WOBURN - The City of Woburn will offer free COVID-19 testing to all Woburn residents at the Showcase Cinemas property off of Main Street by the Route 128 rotary on Saturday.
Hoping to build off of the success of a school program launched late last month, Mayor Scott Galvin on Friday announced the special weekly residential testing program is being launched through a partnership with Armstrong Ambulance and MIT's Broad Institute.
The Showcase Cinema de Lux Woburn property is situated at 25 Middlesex Canal.
Unlike the school program, which extends free testing to district employees on a weekly basis, residents do not have to sign-up in advance to get tested. The special program is restricted to Woburn residents only.
"It's going to be at the Showcase Cinemas property from 9 a.m. to 3 p.m. We want to give a special thanks to National Amusements for letting us use their site," said the mayor during a phone interview on Friday morning.
"It will be free testing for Woburn residents. They will need a driver's license and an email address," the mayor explained in a phone interview on Friday morning.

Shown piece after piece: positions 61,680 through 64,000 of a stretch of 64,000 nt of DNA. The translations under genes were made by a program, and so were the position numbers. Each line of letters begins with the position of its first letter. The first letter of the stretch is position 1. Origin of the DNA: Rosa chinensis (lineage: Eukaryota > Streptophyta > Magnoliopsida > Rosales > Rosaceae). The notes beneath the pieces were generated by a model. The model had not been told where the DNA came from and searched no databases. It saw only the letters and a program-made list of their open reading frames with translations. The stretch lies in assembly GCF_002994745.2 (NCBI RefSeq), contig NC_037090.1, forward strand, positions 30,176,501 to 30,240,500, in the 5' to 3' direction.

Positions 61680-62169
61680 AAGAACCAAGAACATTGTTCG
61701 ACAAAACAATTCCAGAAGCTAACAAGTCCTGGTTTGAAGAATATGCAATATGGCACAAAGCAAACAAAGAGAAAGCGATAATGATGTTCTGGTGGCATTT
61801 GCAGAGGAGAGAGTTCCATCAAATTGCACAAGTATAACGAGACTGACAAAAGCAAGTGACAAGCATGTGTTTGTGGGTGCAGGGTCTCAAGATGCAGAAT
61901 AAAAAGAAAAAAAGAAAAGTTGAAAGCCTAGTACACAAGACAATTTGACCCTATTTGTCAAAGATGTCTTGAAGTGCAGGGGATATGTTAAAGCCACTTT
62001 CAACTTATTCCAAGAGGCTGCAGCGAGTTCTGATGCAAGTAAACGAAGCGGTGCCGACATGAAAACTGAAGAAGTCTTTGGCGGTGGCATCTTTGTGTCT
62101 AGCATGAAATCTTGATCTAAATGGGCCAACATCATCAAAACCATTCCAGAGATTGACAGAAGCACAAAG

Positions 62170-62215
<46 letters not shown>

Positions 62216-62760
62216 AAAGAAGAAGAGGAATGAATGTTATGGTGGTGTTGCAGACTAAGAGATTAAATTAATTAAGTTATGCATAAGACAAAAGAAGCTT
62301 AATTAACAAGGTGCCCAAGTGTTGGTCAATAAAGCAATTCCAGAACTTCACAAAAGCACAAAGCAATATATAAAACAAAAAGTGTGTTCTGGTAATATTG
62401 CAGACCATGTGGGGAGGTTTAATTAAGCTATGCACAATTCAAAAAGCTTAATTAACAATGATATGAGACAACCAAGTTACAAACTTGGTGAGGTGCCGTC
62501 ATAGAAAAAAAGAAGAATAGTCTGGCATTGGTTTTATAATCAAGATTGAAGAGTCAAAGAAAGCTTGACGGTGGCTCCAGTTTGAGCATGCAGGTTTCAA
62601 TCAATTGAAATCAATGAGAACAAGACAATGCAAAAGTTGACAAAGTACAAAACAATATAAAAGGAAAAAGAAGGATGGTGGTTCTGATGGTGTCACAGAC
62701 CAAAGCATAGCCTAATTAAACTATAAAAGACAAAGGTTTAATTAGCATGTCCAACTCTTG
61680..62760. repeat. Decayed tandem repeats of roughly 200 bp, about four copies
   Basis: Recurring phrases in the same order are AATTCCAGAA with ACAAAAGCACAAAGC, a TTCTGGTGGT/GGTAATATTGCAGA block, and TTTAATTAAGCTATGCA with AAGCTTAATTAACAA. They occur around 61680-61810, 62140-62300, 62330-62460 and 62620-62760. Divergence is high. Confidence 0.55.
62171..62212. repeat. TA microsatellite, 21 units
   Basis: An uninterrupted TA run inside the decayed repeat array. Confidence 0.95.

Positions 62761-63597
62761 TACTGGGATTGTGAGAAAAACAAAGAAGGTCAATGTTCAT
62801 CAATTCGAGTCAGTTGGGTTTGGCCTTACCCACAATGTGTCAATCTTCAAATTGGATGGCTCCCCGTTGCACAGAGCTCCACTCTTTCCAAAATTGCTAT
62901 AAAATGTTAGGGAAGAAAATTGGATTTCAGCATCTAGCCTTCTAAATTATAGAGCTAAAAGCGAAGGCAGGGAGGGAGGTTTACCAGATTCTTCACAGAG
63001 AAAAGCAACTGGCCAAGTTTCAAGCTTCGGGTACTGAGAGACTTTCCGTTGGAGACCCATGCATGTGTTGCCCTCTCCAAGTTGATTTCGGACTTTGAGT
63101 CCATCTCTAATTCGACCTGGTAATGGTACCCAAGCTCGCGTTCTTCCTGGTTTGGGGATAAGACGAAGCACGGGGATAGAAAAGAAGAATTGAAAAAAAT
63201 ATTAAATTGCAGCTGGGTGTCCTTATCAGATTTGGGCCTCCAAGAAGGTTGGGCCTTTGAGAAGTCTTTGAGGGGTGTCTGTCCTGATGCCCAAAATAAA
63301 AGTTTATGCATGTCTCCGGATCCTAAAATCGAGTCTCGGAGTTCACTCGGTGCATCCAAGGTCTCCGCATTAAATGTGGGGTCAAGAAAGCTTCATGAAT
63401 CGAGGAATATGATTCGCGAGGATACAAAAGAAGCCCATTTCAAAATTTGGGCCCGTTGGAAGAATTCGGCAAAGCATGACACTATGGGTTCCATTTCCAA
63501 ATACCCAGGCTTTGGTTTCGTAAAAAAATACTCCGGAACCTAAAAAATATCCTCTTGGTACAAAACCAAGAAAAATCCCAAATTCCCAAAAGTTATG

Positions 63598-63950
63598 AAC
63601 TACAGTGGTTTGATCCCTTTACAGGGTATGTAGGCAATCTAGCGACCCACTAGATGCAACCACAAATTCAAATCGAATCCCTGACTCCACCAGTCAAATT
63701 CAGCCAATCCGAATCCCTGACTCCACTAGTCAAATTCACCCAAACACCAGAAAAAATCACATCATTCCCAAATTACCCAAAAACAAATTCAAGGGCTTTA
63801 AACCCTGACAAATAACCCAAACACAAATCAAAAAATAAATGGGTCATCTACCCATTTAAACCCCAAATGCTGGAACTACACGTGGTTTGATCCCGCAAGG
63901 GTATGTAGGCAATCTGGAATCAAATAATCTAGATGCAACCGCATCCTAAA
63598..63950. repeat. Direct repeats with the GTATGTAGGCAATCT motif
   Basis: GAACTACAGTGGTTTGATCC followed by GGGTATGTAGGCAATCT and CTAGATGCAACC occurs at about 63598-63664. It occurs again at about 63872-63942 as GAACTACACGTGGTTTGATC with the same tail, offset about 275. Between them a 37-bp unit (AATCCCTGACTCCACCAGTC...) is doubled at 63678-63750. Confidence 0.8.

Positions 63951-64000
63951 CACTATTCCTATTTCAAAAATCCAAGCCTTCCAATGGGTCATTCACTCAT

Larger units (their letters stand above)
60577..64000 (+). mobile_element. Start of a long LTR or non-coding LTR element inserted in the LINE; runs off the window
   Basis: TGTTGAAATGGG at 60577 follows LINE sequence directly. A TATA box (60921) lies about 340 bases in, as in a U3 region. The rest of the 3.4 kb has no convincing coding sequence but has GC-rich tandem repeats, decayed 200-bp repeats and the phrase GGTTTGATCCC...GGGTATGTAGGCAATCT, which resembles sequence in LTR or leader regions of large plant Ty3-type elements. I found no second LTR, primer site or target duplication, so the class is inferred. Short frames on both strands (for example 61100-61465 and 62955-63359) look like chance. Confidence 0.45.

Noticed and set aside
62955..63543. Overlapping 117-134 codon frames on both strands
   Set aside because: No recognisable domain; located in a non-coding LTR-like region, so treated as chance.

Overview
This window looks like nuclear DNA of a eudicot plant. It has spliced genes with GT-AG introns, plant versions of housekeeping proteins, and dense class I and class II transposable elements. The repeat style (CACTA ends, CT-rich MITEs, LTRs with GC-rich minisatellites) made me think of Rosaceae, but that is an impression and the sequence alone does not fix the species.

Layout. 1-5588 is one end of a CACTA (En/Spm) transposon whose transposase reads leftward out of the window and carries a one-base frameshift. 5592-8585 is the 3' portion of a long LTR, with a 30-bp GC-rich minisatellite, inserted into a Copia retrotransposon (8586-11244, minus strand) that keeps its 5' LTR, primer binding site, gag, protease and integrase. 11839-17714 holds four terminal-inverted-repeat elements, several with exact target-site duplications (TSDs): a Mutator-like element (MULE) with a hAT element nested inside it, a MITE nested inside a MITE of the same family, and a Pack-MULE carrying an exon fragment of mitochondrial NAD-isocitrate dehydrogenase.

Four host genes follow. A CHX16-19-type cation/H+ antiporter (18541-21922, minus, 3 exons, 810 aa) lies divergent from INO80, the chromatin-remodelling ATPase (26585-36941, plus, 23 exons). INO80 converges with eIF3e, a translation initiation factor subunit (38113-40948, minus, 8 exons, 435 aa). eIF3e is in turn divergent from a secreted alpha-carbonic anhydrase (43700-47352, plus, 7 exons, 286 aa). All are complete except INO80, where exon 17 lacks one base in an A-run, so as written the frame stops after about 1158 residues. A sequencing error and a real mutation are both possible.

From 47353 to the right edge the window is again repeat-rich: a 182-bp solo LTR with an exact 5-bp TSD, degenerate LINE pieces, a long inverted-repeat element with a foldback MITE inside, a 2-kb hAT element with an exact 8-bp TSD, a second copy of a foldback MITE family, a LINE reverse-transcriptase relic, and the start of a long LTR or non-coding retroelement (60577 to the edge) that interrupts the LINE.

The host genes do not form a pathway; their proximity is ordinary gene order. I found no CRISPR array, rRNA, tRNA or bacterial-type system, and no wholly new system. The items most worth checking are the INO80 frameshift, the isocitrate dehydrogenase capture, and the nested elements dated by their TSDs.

Under the arrangement, in which residents will obtain their results within 24-hours of giving a sample, Amstrong Ambulance staffers will take samples from participants for a polymerase chain reaction (PCR) test. Those samples will then be sent off to the MIT laboratory for processing.
According to Galvin, the public-private partnership will continue on a weekly basis, with the mobile testing center being set up at either the movie theatre complex or Woburn Memorial High School every Saturday.
The only COVID-19 testing method used by the Mass. Department of Public Health (DPH) to compile the state's active case totals, PCR tests work by looking for DNA segments found in the SARS-Cov-2 virus that causes novel coronavirus infections.
PCR tests are considered more reliable than antigen kits, which search for known COVID-19 protein segments. Laboratory technicians say antigen tests are more prone to come up with false negatives — when subjects have contracted virus despite the test showing otherwise.
Unlike antibody tests, which analyze samples for proteins the immune system creates to block COVID-19 replication, PCR test results are believed to accurately predict infective or still contagious cases.
According to the mayor, because PCR tests confirm infectious cases, the data will assist community health department mangers in their fight against a recent surge in citywide COVID-19 cases.
"We're doing this in response to the recent surge in both COVID-19 cases and in positivity rates across the city," the mayor explained. "Increased testing is always a good thing, because we can identify and isolate those who test positive [before they potentially infect others]."